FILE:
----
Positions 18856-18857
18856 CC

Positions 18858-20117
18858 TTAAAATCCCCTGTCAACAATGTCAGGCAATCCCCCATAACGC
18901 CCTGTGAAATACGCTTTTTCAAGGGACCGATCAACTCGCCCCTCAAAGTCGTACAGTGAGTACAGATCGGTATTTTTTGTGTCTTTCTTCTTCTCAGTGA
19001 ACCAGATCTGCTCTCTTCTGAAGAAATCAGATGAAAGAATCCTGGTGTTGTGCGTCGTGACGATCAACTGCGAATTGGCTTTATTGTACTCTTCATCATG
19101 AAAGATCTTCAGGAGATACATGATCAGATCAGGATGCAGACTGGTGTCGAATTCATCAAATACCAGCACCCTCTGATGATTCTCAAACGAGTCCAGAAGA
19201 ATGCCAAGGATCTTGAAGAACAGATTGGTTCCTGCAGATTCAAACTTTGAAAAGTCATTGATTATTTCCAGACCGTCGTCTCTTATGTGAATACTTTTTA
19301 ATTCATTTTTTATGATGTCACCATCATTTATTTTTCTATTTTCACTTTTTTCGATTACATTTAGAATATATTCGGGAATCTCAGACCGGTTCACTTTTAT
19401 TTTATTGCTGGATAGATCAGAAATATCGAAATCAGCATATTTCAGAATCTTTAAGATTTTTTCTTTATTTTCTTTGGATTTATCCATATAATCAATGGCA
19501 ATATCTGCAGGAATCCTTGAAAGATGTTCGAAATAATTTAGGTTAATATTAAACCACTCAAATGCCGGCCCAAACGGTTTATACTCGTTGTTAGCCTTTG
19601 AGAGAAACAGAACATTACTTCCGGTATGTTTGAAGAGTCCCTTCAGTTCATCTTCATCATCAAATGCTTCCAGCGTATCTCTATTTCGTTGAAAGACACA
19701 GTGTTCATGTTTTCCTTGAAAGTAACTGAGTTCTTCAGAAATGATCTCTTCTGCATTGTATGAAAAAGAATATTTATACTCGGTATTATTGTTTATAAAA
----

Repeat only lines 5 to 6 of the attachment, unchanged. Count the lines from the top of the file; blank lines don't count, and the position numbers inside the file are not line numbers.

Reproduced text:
18901 CCTGTGAAATACGCTTTTTCAAGGGACCGATCAACTCGCCCCTCAAAGTCGTACAGTGAGTACAGATCGGTATTTTTTGTGTCTTTCTTCTTCTCAGTGA
19001 ACCAGATCTGCTCTCTTCTGAAGAAATCAGATGAAAGAATCCTGGTGTTGTGCGTCGTGACGATCAACTGCGAATTGGCTTTATTGTACTCTTCATCATG